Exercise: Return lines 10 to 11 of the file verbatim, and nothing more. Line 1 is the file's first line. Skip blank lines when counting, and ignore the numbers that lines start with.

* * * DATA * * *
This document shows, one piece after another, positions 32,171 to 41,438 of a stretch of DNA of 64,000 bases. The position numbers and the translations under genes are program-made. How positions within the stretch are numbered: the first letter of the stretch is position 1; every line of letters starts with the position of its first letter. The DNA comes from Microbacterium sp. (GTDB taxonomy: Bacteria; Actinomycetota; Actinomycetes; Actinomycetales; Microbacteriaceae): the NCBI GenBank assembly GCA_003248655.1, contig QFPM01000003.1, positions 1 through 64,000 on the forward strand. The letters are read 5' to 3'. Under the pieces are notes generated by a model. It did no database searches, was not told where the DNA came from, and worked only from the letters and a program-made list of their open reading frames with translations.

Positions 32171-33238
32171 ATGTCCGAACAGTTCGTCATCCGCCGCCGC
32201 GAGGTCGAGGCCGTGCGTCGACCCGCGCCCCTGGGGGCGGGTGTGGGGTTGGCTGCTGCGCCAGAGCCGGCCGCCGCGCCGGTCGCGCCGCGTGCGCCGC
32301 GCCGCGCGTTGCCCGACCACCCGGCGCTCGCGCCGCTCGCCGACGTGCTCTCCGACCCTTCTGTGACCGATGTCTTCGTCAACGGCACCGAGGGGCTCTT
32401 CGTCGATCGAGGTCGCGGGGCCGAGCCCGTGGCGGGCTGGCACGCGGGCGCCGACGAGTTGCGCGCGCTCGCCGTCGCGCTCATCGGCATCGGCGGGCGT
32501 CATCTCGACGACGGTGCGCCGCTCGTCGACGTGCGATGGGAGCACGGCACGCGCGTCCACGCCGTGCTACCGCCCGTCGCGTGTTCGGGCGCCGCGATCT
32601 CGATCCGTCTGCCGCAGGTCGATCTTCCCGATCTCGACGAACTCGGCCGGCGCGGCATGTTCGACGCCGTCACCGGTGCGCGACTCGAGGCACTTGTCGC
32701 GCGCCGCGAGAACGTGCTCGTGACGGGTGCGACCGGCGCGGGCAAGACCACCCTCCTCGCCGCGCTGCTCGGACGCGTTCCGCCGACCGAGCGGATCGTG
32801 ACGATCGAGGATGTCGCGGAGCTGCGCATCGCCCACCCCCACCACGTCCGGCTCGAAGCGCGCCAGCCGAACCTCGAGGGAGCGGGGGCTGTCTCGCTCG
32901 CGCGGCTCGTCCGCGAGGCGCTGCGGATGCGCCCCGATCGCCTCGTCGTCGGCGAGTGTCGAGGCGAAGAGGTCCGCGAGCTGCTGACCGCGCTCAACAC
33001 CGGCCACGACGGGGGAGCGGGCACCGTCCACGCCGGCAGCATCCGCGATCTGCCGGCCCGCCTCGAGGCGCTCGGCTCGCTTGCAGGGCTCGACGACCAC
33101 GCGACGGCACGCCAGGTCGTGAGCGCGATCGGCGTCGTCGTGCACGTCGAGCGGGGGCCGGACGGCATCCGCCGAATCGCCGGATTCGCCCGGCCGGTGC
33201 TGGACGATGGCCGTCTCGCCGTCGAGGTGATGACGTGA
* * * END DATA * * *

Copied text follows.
32801 ACGATCGAGGATGTCGCGGAGCTGCGCATCGCCCACCCCCACCACGTCCGGCTCGAAGCGCGCCAGCCGAACCTCGAGGGAGCGGGGGCTGTCTCGCTCG
32901 CGCGGCTCGTCCGCGAGGCGCTGCGGATGCGCCCCGATCGCCTCGTCGTCGGCGAGTGTCGAGGCGAAGAGGTCCGCGAGCTGCTGACCGCGCTCAACAC